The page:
Sunday, April 10, 2011

I cooked: Japchae (Korean glass noodles)

One of my personal favorite Korean dishes is japchae. Japchae, literally meaning "a mixture of vegetables" is made with dangmyeon, mixed vegetables and meat (optional, hence it is suitable as a vegetarian dish). Dangmyeon, a type of translucent glass noodles is made from sweet potato starch and is similar to Chinese glass noodles, but slightly chewier and thicker.

We spotted dangmyeon when we were out grocery shopping one day and felt inspired to cook japchae. Although it was The Unc's first time cooking japchae, he has cooked plenty other Korean dishes hence we had faith that it would work out well. It can be served either hot or cold, however we decided to serve it a hot main dish.

In Korean cuisine, the vividness of colour is important hence a variety of colorful vegetables are used. The vegetables are usually sauteed separately to preserve their colour as each has a different cooking time.

The noodles turned out to be perfect in taste and texture, and what a feast for the eyes with its beautiful mesmerising colours!

Vibrant colors

Japchae (Korean glass noodles)
Preparation time: 15-20 minutes
Cooking time: 15-20 minutes
Serves 4

150g beef, cut into thin strips (you can also use chicken or pork)
300g dangmyun or dangmyeon (potato starch noodles)
200g spinach
2 red chilli
2 medium onions, sliced thinly
2-3 clove of garlic
1 shallot, sliced thinly
1 carrot, julienned
2 stalk spring onions, cut into 3cm length
3 shitake mushrooms, soaked and sliced thinly
Soy sauce, to taste
2 tbsp Sesame seeds
2-3 tbsp sesame oil
1 tbsp olive oil
1 tbsp brown sugar
3 eggs, yolk and white separated

For beef marinade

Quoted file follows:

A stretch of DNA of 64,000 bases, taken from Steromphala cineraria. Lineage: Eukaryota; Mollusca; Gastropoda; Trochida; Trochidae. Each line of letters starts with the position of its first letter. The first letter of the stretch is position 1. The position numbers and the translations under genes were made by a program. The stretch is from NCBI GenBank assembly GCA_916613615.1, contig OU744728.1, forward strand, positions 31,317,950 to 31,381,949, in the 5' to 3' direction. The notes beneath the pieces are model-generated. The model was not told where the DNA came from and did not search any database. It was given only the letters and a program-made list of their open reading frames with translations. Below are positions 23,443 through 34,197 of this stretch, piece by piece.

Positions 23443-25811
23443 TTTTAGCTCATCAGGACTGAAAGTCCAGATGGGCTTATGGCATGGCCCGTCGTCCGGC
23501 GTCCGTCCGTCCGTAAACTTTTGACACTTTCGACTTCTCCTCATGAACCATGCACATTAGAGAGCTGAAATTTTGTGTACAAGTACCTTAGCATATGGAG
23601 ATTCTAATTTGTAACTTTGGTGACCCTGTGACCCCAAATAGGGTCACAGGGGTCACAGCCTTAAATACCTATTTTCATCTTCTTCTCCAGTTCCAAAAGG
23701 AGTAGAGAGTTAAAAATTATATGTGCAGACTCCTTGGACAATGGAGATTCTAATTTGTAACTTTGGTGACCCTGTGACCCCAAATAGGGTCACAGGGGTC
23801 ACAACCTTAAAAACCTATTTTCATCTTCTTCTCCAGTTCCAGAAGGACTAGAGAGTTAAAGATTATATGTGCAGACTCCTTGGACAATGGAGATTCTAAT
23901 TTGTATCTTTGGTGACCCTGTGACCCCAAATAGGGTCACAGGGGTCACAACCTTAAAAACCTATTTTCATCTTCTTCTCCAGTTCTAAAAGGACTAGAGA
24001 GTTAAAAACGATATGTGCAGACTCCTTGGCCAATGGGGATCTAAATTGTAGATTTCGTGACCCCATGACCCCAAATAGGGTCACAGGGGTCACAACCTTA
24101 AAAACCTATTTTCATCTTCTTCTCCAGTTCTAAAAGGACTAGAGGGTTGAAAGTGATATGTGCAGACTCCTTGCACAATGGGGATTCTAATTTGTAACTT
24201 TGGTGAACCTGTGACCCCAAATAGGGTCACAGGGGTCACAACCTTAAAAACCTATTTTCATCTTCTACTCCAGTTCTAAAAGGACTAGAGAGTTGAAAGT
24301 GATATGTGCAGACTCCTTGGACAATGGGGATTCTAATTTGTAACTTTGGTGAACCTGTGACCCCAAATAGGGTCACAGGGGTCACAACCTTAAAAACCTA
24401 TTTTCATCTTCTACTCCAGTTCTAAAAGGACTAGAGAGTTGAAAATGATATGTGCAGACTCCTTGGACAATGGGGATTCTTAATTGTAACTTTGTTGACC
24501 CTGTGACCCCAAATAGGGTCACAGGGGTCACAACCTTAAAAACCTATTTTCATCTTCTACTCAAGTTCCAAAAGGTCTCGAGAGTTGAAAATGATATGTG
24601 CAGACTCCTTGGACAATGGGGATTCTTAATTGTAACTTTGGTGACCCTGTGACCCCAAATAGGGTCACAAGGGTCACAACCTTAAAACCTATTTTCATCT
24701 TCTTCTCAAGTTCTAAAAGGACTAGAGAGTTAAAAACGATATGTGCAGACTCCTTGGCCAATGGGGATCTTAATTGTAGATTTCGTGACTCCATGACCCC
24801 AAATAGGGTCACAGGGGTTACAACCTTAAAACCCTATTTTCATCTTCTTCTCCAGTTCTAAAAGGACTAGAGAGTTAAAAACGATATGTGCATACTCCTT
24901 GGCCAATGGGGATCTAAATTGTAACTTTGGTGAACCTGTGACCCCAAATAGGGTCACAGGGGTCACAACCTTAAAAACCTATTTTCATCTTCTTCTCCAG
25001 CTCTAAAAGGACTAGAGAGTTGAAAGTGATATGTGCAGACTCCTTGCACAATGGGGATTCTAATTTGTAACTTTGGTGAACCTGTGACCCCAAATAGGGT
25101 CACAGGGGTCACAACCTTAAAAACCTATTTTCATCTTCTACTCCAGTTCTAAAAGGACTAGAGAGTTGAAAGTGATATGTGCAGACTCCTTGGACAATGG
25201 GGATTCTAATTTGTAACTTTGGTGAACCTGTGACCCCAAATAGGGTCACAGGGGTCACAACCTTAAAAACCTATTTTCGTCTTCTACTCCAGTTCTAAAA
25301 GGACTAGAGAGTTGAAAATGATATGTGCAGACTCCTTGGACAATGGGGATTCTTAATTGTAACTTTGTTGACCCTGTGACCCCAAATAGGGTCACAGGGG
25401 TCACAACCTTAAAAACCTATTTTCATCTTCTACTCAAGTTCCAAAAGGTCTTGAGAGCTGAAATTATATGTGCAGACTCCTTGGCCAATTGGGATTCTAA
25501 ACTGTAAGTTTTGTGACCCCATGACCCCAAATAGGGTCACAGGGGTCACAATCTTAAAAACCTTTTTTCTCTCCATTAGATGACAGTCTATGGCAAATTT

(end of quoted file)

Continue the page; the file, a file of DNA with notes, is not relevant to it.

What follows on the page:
1/2 tsp brown sugar
1 tsp Shaoxiang cooking wine
1 tsp sesame oil
1 tbsp soy sauce
Pepper, to taste

1. Soak the dangmyeon in cold water for 20 minutes prior to cooking. After soaking, cut into half of the original length (approx 6 inches). Then cook for 5 minutes in boiling water. Strain and soak in cold water, ready for use.

Dangmyeon, before cooking

2. Marinate the beef strips with pepper, soy sauce, sesame oil, cooking wine, and sugar 20 minutes before cooking.

3. Heat a frying pan on medium heat and add the marinated beef strips (No oil required). Cook for 2-3 minutes, until the beef is cooked thoroughly. Remove from heat.

4. For the shitake mushrooms, you can either add them to the beef and cook together, or cook separately. Use the shitake mushrooms to "mop" up the caramelised beef juices left from Step 3.

5. To create a more colorful garnish, the egg white and yolk are separated and cooked individually. Beat the egg white / yolk and season with salt. In a frying pan, heat 1 tbsp of olive oil and cook the egg white first, remove from heat, followed by the egg yolk. After the egg has cooled, cut into thin strips like shown in the picture below.

6. Blanch the spinach in hot water for 2-3 minutes. Remove and blanch in cold water and leave aside.

7. Heat the sesame oil in the wok on a medium heat. Start by adding the garlic and onion, and stir fry for 1 minute, followed by the carrots. Cook for a further 2 minutes, then finally add the spring onions and chilli and give it a quick stir. Add brown sugar and soy sauce to taste.

8. Add the glass noodles, spinach, beef and mushrooms and give it another quick stir to mix the ingredients well together. Garnish with the omelette strips and some sesame seeds.

*This recipe was featured on Asian Food Channel's FB page on 28 Sept 2012.


  1. Yours is more colourful than mine! I realize that I am dangmyeon intolerant!

  2. Small Kucing: It is healthy but at the same time, very very yummy! :)

  3. yikes, looks a very labor-intensive recipe! but yeah, your version is a lot more attractive and colorful than the usual japchae that i've noticed. kinda reminds of yee sang, somehow :D

  4. Walking here~nice blog! full with food! yummy~


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